In Scotland they ran for their lives from the gallows of Queen Mary. She was the Catholic queen of Scotland, and they were the Scottish Protestant Nevin rebels. They carried little but the original written Auld Lang Syne.

They ran far to Ireland, then England, anywhere they were welcomed. From Ipswich, England with Ethelbert’s piano in tow, they boarded the Francis, a passenger ship heading for Virginia.

The Francis stopped at Starbuck Neck in Edgartown in 1634. It was said to have been on a stormy cold November day, right there at Fuller street beach. All of the 34 passengers had scurvy. Seven men in their 20s decided to stay and strike out on their own adventure. A week and a few days later the ship left without them.

This is the Nevin origin story on the Island, referred to by Charles Edward Banks as The Pease Tradition in his book, The History of Martha’s Vineyard, Dukes County, Massachusetts.

Three hundred and some odd years later, Irish Mary Jane Smith married Scottish John Nevin in Edgartown and that’s where I was born in 1950. Mary Jane and John brought up their four children at #5 Pease’s Point Way, a mansion on the corner of Pent Lane and Pease’s Point Way.

As I write this in 2022, the house still exists in excellent condition. Only a swimming pool and a two-car garage seem to have been added over the years. Our family sold the house in 1970, first moving to Winter street and then, for me, up-Island to West Tisbury.

But the memories are still clear.

When I was six years old I would walk every afternoon through the hall door with my mother. She would greet all my uncle’s patients lining both sides of the hallway. We walked past the grand southern staircase, past the lit chandelier to shut the French front doors with their etched glass.

We greeted the secretary whom we called Pool — Emily Poole, Everett Poole’s mother from Menemsha. We checked the front living room with its floor to ceiling gold-framed mirror and fireplace satisfactorily before taking the long walk back to the hall door. This brought us to the dining room that could sit at least 15 for Thanksgiving dinner. The swinging door led us into the kitchen. The kitchen had an oil stove warming several rooms at a time.

Another door led to the cellar that was the size of the whole house, with a smooth red-painted cement floor and a separate room with a round floor. It had been used as a coal room a generation before. Now cleaned out it was perfect for roller skating. Our dog Freddie sat safely on the landing to witness us skating around the center poles.

Our brother Jack liked to chase us around and around that cellar; actually he chased us all over that house. He loved hide and go seek because he always won and always scared the heck out of all of us.

By the time I was seven, Uncle Bob had his own office built on North Summer street. So we had #5 Pease’s Point Way to ourselves and we didn’t have to be quiet. There were several bedrooms upstairs and a telephone room. On the third floor our uncle had left his medicinal mixtures and a skeleton to study from. We loved showing the skeleton to our friends, especially in the month of October close to Halloween. The attic had windows from floor to ceiling. As the massive one-room attic filled with sunlight, we ran through it endlessly, searching for my brother who had taken off with something that belonged to us.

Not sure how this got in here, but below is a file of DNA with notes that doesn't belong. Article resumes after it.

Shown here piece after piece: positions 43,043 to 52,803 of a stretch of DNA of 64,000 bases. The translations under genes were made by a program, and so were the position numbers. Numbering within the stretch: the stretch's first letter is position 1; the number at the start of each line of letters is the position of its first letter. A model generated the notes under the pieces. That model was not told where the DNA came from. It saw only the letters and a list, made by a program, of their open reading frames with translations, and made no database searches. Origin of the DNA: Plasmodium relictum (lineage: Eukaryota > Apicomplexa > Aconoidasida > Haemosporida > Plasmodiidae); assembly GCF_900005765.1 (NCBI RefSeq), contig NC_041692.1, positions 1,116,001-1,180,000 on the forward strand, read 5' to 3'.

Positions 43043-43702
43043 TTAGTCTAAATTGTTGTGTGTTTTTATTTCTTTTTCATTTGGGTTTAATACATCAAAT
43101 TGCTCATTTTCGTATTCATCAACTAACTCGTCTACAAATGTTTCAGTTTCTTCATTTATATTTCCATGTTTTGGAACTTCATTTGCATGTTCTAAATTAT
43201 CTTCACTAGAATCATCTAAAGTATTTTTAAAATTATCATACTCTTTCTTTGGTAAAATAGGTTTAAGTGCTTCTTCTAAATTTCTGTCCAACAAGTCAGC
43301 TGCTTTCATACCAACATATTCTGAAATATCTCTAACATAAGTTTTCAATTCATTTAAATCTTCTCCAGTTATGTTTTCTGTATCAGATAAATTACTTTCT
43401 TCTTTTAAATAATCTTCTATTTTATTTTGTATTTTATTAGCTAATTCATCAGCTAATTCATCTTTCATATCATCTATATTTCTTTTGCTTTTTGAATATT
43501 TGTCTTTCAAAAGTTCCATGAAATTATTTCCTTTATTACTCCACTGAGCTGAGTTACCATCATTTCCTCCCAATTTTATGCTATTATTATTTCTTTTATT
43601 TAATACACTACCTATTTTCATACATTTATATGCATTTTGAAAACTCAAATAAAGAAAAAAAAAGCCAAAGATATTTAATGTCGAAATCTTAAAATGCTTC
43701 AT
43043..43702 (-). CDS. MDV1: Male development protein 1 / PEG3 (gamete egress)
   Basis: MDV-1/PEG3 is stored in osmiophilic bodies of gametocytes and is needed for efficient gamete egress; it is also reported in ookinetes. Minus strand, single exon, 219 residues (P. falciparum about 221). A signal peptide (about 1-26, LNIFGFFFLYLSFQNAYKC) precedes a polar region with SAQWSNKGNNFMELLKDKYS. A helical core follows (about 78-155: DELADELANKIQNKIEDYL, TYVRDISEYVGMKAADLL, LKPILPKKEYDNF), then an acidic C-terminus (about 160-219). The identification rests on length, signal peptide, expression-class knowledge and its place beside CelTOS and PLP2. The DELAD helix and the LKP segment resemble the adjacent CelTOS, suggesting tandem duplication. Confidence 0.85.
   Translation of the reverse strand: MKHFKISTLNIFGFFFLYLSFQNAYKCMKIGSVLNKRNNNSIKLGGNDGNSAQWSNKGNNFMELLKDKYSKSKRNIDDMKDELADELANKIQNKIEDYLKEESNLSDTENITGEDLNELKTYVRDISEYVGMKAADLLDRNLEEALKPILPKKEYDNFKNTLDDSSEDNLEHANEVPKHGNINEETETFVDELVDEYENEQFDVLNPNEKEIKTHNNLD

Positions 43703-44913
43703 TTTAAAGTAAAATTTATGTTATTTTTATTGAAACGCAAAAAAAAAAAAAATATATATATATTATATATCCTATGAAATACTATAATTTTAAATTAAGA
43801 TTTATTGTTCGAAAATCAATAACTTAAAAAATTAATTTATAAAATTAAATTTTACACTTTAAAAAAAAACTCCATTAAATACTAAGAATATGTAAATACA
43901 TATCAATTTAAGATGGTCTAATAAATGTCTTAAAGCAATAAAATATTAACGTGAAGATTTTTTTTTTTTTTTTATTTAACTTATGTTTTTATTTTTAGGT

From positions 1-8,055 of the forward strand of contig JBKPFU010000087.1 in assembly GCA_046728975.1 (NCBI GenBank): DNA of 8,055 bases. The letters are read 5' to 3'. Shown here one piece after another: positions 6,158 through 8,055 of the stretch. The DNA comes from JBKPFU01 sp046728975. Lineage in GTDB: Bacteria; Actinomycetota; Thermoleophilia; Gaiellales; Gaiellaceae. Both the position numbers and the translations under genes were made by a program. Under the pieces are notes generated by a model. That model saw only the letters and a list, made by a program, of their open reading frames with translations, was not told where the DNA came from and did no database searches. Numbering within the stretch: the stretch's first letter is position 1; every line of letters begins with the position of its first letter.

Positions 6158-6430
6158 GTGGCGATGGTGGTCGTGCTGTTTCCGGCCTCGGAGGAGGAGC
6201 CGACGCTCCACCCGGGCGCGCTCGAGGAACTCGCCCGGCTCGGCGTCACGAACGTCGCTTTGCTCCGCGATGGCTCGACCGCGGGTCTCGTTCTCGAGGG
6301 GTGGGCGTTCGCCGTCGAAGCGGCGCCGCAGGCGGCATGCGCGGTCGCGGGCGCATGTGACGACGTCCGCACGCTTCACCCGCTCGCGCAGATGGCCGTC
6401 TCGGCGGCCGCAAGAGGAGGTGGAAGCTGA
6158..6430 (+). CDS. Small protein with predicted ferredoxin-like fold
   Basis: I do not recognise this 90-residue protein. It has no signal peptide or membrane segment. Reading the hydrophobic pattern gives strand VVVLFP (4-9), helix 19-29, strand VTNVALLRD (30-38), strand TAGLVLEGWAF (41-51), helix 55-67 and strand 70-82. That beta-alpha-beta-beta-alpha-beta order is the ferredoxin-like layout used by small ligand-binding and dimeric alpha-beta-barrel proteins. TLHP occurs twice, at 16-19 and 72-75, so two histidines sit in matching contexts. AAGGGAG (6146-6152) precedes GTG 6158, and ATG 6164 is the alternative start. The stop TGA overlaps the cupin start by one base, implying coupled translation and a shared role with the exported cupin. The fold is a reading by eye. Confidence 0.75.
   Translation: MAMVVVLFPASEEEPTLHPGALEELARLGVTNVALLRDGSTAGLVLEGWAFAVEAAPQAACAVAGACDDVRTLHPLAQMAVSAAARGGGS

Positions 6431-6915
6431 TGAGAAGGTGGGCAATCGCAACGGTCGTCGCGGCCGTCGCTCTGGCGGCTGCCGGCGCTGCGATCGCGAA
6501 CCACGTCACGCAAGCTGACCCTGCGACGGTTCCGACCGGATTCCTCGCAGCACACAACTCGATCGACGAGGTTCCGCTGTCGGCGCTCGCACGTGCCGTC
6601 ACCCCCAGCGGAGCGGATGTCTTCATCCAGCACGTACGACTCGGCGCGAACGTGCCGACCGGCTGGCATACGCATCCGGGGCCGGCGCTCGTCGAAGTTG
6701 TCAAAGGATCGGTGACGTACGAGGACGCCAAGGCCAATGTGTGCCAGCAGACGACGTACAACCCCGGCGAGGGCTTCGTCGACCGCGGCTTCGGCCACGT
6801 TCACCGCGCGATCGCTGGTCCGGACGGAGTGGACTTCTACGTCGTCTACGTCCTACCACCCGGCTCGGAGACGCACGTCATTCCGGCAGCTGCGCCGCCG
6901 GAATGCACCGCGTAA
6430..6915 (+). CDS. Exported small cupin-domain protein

At my 12th birthday party, I had everyone go outside and count all of the window panes (not windows) to win a prize. I remember that there were more than 100 panes. My birthday is Feb. 26. The kids were freezing.

The prize was a water rocket. Losing count, kids started, as my sister would say, “losing their marbles.” We changed the game to sliding down the banister. You had to land on your feet to win a prize.

One time my parents decided to go out to a movie. They said we were old enough to not have a babysitter. I must have been 10, Jack was 13, Nancy was 8 and Mary was 6. I was reading a story to Mary in a bedroom at the bottom of the stairs when I heard something coming down the stairs. Whoever it was took two steps, then stopped. A few minutes later he took two more steps and stopped. Holding my finger to my lips, I told Mary to be quiet. I went and got Jack and Nancy and told them to come with me. We all stood by the closed door and listened. All of a sudden our parents arrived home. We rushed to them quickly and told them our fears. They listened as intently as we had. Then we all heard it again.

Our father took action and went to chase whoever it might be. It was Freddie, our dog.

Fifty years later we still talk about that night. Especially at this time of year as the holiday season approaches, my mind returns to #5 Pease’s Point Way. Occasionally, I will walk by the house, too, stopping to look up at the windows and count all the panes.

Anne Nevin lives in West Tisbury.